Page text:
Along with a variety of pianists (oh, Alfred Brendel, Earl Wild, Guiomar Novaes, Ruth Laredo etc.) Moravec (November 9 1930-July 27 2015) was a minor name compared to keyboard superstars Horowitz and Rubinstein. Vinyl fans helped these other pianists find an audience. Some recorded for budget or sonic specialty labels. If you couldn't afford a brilliant Chopin set from Rubinstein, you could find Madame Novaes cheaper on Vox and Moravec's more stereophile pressings on the aptly named Connoisseur Society label. Other pianists specialized in composers that the big guys didn't bother with (Aldo Ciccolini recorded Satie and Ronald Smith recorded Alkan).
Classical fans often discovered that the "minor" performers were often as good or better than the bigger names. Writing for The New York Times, Steve Smith declared that for the Chopin nocturnes, nothing could beat the "astonishing" Moravec for both sound and performance. An irony here is that I prefer Alexander Brailowsky on the nocturnes, but what the fuck do I know? Frankly, I'm not that much of an expert that I was asked to review classical music that often. Early on, I relied on Herbert Russcol's book to shape my tastes (he was the Rolling Stone guide for long-hair music).
Mr. Smith praised Moravec's "extraordinary dynamic shading and gracious shaping of each gemlike work," and despite "a crowded field," voted Moravec's album as "…an essential document" for any Chopin fan.
The obit from the UK Telegraph checked the Czech as "one of the 20th-century’s greatest interpreters of Chopin; his sensitive and poetic pianism created a pure and honest sound that could transport his audience to another world, leaving behind all sense of time and place."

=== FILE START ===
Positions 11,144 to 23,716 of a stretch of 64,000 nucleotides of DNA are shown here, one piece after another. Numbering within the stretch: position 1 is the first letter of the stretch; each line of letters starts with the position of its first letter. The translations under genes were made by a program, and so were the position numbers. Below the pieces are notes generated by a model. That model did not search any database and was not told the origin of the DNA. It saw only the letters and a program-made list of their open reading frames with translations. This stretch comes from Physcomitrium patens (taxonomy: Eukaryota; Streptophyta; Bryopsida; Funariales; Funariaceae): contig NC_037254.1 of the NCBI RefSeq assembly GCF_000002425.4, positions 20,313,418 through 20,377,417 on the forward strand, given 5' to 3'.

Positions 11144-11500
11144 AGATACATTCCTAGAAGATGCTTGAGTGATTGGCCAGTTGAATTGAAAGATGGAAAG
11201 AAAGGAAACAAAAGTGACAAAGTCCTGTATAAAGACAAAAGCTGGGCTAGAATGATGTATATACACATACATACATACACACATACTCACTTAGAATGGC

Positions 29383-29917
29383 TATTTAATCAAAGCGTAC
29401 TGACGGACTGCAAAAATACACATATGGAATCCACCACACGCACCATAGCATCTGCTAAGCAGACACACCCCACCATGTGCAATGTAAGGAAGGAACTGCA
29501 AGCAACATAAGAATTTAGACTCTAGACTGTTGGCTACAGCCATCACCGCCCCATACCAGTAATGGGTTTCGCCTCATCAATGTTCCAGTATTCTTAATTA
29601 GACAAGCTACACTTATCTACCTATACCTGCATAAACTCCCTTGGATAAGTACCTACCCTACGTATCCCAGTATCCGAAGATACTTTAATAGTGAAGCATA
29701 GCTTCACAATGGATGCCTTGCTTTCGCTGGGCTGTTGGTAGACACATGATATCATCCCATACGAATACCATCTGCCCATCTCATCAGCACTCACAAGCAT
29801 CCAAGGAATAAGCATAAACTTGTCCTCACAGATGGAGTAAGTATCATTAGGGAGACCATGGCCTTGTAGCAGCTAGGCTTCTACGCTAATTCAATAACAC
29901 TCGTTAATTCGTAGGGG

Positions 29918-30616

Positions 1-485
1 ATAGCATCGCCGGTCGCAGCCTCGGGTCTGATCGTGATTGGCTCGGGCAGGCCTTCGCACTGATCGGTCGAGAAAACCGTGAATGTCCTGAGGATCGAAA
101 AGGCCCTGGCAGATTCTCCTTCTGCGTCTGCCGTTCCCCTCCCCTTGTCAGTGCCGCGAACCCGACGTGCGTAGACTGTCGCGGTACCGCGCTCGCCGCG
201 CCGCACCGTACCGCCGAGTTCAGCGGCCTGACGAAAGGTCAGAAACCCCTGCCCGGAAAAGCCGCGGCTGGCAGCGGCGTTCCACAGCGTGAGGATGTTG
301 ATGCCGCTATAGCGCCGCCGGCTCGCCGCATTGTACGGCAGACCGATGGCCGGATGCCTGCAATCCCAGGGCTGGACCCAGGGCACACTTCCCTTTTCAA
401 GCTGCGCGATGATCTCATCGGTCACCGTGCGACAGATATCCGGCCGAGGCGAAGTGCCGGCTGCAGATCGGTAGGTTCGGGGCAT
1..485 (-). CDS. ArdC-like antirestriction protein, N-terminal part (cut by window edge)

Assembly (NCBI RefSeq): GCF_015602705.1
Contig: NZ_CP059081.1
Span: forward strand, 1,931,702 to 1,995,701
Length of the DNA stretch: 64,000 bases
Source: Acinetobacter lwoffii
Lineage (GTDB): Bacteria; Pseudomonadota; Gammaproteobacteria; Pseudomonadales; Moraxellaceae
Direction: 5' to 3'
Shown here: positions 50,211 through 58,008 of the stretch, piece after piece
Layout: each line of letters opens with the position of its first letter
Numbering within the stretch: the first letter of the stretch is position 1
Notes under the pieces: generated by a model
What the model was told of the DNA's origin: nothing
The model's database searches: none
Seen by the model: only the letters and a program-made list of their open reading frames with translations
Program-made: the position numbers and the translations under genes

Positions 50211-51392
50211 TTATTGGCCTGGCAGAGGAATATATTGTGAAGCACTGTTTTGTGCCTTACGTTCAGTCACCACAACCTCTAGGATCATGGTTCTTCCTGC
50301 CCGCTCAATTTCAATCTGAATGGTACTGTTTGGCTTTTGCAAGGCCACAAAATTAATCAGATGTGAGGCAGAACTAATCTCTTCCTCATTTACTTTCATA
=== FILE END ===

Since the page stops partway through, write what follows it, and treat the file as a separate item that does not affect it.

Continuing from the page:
It's of course, a perversity of this blog that your download is a work of Debussy, not Chopin. The main reason is Debussy is on CD and the rest of my Moravec on vinyl, so it was the easiest to digitize for you. Moravec's catalog includes great performances on many masters, including Mozart; his recording of the Piano Concerto in E Flat was considered definitive enough to be on the soundtrack to the movie "Amadeus."
The UK Telegraph must be quoted for an insight into the man and his work: "Balding, stocky and with a large round face, Moravec looked every bit like a pre-war bank manager. Yet his warmth and charm were ever-present, and he was known to join members of the audience for a beer after concerts. Seemingly immune to criticism, fashion or fads, he appeared uninterested in pursuing a high-profile career. Even when the opportunity to live in the West presented itself, Moravec – no supporter of Communism – returned to his home in Prague." Moravec's ordinary temperament of genius included his eccentric need to tinker with whatever piano he was going to play.
The reason the UK Telegraph and other British papers have run large obits on Moravec is that he was often on tour in England. He had a strong relationship with Libor Pesek (another Czech) who ran the Royal Liverpool Philharmonic Orchestra, and with Sir Neville Marriner and his prolific Academy of St Martin in the Fields. He also had a happy relationship with Zuzana Moravec, his wife and travel-partner through the years.
Below, part of Debussy's musical interpretations of glistening water images, is "Poissons d'Or" which technically translates as gold fish. No password on the download. If there was, it would've been swordfish.